I finished MWF SEEKING BFF the other day, but it’s still with me, the many layers of the book sticking with me long after I closed the cover and put it down with a happy sigh. I’ll get to the Q&A in a minute, but first I wanted to talk about the two really compelling reasons why I liked the book:
1. Uh, I’m a voyeur. I think most writers are, because we need to observe people in their natural (or sometimes unnatural, because that’s fun, too) habitat and use that as our basis for character-building. We need to know how people interact so that when we go to write characters, we get it right. Have you ever read or watched on TV when a character does something you’d never believe they would actually do? How frustrating is that? (Sidebar: I NEVER bought on WILL AND GRACE that Grace’s husband (Harry Connick Jr.) would ever cheat on her and that storyline bothered me for the entire remainder of the show. Rachel – I know you’re a fan of that show, so I’m interested in what you think, but maybe that’s a discussion for another day). Anyway, MWF gave me an opportunity to watch one person, Rachel, get outside her comfort zone (and mine too, because let’s be honest, I am no social butterfly) and consciously meet strangers-52 of them-in an attempt to make friends and maybe even a BFF.
2. This book forced me to examine my own friendships in a very conscious and critical way. What do I look for in a friend? What do I need from my friends? What am I willing to do for my friends and, in the end, am I a good friend? I’m not going to get into my stuff here, but I do want to thank Rachel for providing a catalyst for this, because honestly, I haven’t given my relationships a lot of thought recently, and like anything worth having, good relationships take work and conscious effort.
So, not only did I get a bit of a voyeuristic dessert out of reading Rachel’s book, but it had a very meaty entree component: making me think and act with respect to my friendships, and for that, I have to thank her. AND I applaud her for having the sheer guts to write this book and put it out there for anyone to see. You are a much braver woman than I, Rachel Bertsche, and I commend you heartily!
Now, on to the Q&A portion of this post (finally, I know!). I wanted to know about the story behind the idea for the book, so my first query was:
I’m interested in how the idea to write the book came about as it relates to your project of going on 52 Friend Dates.
Rachel’s answer: The idea to write the book and the notion of 52 dates sort of came to me together. The concept of how hard it is to make new friends had been on my mind since moving to Chicago two and a half years earlier. I’d heard all my life how tough it is to find a romantic partner or land a fulfilling job. No one ever told me it might be hard to make new friends. I didn’t understand why this totally awkward, but probably universal, problem wasn’t being talked about. I’d even written an essay about it for a national magazine. The story got killed, but I couldn’t shake the idea. When 2010 rolled around, and I’d been without local BFFs since mid-2007, I knew it was time to do something about it. I also knew that I probably wouldn’t take action unless I gave myself a real, defined project. That’s just my style — I like rules. It’s easier for me to stick to the extreme 52-dates-in-a-year than it is for me to just say “I’ll try to go on some girl dates over the next couple of months.” At the same time, I had started toying with the idea of trying to write a book. I’d always loved “year in the life” books–AJ Jacobs and Gretchen Rubin are two faves–so I thought friendship might be something worth writing about.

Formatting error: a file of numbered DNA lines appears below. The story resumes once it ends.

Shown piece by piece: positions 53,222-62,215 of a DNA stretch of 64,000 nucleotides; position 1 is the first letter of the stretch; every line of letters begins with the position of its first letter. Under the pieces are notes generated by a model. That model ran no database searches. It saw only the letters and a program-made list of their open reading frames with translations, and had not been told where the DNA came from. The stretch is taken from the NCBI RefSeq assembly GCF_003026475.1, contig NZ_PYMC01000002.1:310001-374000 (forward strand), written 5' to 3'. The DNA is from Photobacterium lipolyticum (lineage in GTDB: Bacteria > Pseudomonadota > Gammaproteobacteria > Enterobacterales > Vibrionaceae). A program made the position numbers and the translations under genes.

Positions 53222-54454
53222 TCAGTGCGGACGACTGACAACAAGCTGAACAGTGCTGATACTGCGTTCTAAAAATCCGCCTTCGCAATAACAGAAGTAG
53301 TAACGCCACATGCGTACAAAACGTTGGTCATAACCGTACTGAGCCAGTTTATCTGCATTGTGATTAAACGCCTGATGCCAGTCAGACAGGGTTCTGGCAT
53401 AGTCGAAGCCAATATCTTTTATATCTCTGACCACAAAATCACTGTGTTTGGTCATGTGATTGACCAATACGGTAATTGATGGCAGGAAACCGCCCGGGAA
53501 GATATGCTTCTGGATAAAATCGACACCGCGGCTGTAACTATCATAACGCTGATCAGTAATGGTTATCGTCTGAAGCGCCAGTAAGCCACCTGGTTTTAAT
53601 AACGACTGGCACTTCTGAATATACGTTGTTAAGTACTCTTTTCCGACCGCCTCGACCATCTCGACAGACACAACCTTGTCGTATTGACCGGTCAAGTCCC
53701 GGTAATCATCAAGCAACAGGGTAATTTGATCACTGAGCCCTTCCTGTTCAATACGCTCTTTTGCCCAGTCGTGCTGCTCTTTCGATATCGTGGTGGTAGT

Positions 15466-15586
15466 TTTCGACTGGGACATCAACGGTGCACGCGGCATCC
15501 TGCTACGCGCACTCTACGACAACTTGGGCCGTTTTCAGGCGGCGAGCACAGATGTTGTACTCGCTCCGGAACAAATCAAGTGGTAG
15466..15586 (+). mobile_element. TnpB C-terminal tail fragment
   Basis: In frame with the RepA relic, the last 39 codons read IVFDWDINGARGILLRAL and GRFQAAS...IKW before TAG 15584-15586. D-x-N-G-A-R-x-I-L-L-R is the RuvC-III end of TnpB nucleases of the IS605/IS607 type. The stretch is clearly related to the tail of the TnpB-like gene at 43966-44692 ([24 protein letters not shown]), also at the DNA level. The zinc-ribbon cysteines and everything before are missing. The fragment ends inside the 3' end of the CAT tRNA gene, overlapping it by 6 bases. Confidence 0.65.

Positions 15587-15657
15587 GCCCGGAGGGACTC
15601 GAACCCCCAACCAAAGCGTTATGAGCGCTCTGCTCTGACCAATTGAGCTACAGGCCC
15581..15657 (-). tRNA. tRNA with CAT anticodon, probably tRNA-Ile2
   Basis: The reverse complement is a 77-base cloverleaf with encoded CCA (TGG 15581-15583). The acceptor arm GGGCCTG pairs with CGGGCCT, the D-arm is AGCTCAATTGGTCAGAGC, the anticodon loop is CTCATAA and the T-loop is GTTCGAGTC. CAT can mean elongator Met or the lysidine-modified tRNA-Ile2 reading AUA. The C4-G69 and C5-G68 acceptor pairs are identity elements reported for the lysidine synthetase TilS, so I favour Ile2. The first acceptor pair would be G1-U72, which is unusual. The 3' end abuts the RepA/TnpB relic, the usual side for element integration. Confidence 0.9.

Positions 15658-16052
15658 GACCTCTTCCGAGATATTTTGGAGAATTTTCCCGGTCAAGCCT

So it’s almost like the discipline of forcing yourself to do the girl dates for the book kept you on track. I like that. I am also a fan of rules and little goals to keep me motivated.
And my follow up question: Is this the book that you thought you’d debut with?
Rachel’s answer: This is such an interesting question for me, because I really never had a specific book I thought I would debut with. I’ve wanted to be in publishing my whole life. I worked in magazine editorial before moving to Chicago, and started freelance writing once I settled in the Midwest. But the idea that I could actually write a real book seemed impossible for so long. Books were for Capital W Writers, and I was just little old me. It wasn’t until I had this idea that I really truly believed in and felt hadn’t been given its fair due, that I thought maybe I could write a book.
Now I feel like it is absolutely the only book I could have EVER debuted with, because it’s a topic I’ve come to be so passionate about.
Thanks so much, Rachel! And I’d just like to put out there that I would be delighted to go out on a friend-date with you any day! We’d have wine and sushi and compare mandelbrot* recipes – there would be no awkward pauses and we would surely stay out much later than either of us planned. We’d be like this:
*for any of our readers who haven’t yet read Rachel’s book or are not Jewish, mandelbrot is like the Jewish version of biscotti and it’s wonderful. Mom – do you have a recipe? Or better yet, will you make me some?
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